Your browser is no longer supported

For the best possible experience using our website we recommend you upgrade to a newer version or another browser.

Your browser appears to have cookies disabled. For the best experience of this website, please enable cookies in your browser

We'll assume we have your consent to use cookies, for example so you won't need to log in each time you visit our site.
Learn more

Scotland - Smooth operators

Highways - One of Glasgow's most dangerous roads is set to become one of its safest, thanks to £132M investment.Bernadette Redfern reports.

The A77 near Glasgow is one of Scotland's most dangerous roads, says East Renfrewshire Council chief engineer Willy Gillan. Over the past 10 years there have been 800 accidents resulting in 34 fatalities and 134 serious injuries. 'We have had three fatalities over the past two weeks, ' he notes when he met NCE.

The usy, st moving dual carriageway is a nightmare for local traffic to access, as commuters belt along well above the national speed limit. However that should change from April, when private finance concession company Connect completes a 15.2km motorway link into the city along with a new 9.2km orbital road, leaving the existing A77 free for local access.

Building the biggest road project in Scotland means employing up to 1,000 staff on site and construction is now at a critical point. 'The success of the whole project now hinges on the Fenwick online works, ' says Connect project manager Ian Mackay. 'It is the most difficult section of the project because of all of the traffic management involved, ' he says.

The two roads, which intersect at the Maidenhill interchange are mainly new construction.

Only two sections which will sit on existing highway. The 2.5km Fenwick stretch of road at the southern end of the M77 extension overlies the existing A77, and the 700m long Philipshill flyover is being built over the existing A726 (see map).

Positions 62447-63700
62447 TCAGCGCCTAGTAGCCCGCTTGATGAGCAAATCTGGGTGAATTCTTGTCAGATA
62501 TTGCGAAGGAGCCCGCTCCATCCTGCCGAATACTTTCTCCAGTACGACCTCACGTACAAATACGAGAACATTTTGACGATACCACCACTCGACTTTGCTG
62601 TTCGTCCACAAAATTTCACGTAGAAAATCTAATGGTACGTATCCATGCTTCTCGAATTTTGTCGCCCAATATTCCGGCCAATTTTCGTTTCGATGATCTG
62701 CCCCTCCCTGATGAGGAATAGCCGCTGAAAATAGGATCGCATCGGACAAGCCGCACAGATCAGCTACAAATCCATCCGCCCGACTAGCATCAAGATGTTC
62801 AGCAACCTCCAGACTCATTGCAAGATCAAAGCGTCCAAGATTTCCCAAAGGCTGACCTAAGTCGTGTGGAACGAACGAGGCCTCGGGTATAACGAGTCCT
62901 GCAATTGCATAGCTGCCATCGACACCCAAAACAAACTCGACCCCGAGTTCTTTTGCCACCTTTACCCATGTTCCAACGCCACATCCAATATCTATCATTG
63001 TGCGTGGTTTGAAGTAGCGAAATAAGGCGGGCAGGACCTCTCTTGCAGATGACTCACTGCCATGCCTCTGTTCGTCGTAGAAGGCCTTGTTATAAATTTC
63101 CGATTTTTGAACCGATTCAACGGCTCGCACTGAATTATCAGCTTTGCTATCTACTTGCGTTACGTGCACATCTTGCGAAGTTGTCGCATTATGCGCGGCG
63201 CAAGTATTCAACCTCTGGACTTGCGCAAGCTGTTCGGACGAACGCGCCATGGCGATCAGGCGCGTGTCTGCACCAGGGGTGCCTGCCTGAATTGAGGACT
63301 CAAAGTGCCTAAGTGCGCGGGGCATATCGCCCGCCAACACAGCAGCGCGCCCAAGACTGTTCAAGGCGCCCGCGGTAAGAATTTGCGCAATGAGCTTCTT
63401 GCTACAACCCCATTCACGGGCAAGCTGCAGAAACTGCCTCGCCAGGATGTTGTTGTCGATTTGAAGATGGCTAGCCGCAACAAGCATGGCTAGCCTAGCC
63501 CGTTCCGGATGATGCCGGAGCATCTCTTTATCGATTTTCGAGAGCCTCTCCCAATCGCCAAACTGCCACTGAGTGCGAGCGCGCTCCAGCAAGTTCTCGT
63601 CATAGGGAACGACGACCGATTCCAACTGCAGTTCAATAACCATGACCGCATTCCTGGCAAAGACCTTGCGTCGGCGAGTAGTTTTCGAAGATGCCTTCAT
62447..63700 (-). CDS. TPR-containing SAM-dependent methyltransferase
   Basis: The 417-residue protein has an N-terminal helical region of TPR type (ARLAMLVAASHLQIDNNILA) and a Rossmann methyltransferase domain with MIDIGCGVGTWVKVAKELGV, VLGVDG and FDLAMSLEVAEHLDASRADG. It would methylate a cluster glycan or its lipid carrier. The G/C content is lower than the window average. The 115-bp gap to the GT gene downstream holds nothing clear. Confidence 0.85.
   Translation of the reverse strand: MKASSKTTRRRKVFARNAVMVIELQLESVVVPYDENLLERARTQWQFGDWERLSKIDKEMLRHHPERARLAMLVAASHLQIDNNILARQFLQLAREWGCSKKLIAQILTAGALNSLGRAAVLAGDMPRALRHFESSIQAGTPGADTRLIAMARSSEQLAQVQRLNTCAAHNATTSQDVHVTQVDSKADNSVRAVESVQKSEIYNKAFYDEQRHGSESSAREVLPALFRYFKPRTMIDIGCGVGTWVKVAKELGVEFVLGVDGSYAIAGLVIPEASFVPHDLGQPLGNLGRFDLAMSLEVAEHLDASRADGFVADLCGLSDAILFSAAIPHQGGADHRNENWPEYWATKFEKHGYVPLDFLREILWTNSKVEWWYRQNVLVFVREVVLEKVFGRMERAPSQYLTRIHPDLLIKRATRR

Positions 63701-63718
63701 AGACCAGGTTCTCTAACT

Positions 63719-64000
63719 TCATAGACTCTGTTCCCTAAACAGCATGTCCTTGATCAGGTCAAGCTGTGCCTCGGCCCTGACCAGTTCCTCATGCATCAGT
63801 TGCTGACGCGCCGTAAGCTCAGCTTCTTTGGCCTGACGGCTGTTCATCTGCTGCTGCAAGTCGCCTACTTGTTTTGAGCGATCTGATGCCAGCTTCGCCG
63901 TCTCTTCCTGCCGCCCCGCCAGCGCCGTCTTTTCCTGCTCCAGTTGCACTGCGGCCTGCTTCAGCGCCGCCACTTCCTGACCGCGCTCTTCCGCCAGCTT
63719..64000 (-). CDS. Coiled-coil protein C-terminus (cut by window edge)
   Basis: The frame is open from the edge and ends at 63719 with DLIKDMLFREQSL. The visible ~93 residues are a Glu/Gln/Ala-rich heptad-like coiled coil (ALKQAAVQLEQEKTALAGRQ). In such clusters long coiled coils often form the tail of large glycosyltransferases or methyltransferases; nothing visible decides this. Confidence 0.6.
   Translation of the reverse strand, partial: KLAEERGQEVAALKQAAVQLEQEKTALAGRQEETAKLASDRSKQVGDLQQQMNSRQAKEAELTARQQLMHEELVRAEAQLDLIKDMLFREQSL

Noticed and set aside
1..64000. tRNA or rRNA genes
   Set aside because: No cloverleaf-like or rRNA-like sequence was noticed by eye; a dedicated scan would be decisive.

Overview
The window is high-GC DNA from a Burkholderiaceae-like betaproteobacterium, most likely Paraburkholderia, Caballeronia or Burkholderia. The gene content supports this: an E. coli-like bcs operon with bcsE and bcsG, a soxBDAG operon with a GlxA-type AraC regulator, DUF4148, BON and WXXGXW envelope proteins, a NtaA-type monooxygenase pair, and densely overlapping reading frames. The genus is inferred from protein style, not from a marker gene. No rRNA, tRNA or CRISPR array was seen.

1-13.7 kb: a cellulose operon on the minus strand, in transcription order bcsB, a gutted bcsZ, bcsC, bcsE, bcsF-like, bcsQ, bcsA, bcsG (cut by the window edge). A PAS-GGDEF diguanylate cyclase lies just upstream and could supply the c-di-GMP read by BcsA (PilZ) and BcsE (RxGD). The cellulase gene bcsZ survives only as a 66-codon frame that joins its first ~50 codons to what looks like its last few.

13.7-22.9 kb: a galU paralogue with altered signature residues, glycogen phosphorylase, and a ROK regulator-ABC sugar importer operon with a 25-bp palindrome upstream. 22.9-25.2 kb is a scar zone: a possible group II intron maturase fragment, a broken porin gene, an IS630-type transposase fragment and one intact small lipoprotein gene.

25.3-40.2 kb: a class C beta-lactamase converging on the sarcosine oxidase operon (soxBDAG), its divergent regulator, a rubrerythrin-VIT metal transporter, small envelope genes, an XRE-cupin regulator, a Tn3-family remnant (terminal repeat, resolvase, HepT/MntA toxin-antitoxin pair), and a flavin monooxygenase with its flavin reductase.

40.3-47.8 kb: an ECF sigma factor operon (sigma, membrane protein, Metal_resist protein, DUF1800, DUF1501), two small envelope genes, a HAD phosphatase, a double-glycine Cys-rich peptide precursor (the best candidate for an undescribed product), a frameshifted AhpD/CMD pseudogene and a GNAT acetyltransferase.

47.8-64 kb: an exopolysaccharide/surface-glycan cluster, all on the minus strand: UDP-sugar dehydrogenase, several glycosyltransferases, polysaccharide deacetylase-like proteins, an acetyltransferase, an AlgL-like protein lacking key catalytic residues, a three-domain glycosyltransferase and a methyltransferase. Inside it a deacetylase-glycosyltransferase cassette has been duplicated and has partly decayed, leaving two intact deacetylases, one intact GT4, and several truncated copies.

As these two sections intersect with live traffic they present an exciting challenge to main contractor Balfour Beatty Civil Engineering and subcontractor Morrison, which has been awarded a substantial proportion of the M77 construction work. Atkins is project designer.

So far the team has successfully managed to divert traffic, keeping two lanes open in both directions for the majority of the time. On the M77 at Fenwick a complex lane switching system is in operation. The first stage of this was to construct a new section of road alongside the A77, which will be used by non-motorway traffic when the M77 opens. 'We then opened this up and ran traffic along it, which allowed us to close the northbound carriageway of the A77 and start widening it, ' says Mackay. 'At the moment we have switched the traffic onto this new carriageway and we are working on the southbound section.' Widening the existing road means extending its width to provide a hard shoulder, creating a 25m wide dual lane highway in each direction. The road must be resurfaced to motorway standard.

This section of the work is now critical as it is the last major piece of construction remaining.

'The traffic management has worked really well but the reality is that if snow hits and it's deep for the next two months then there is not a thing we can do about it, even though we have tried to make the project as weather independent as possible, ' says Mackay.

Making the project wholly weatherproof may be impossible, but one thing the team can do is use imported fill rather than relying on the existing ground to be dry enough. 'We have about 25,000m 3 to go and we will import fill for this, ' says Balfour Beatty project director David Wilkes.

Across the site 3Mm 3 of excavation has been required to level out the undulating pathway. 'The earthworks were the biggest challenge overall.

We had poor quality, small volumes of rock and the soil was saturated. We overcame this by adding lime and the soil then became an acceptable fill material.' says Wilkes.

Rock for fill and surfacing has been locally won, Wilkes reports.

'We employed Tarmac to set up a quarry on site, near North Floak.

It has made a real difference to the programme. Commercially, 200,000t of material a month simply could not have been delivered to the site, ' he says.

But in the final stages of the project, time is getting tight.

'We are going to import from now on to prevent any possible delays, ' he adds.

Have your say

You must sign in to make a comment

Please remember that the submission of any material is governed by our Terms and Conditions and by submitting material you confirm your agreement to these Terms and Conditions. Please note comments made online may also be published in the print edition of New Civil Engineer. Links may be included in your comments but HTML is not permitted.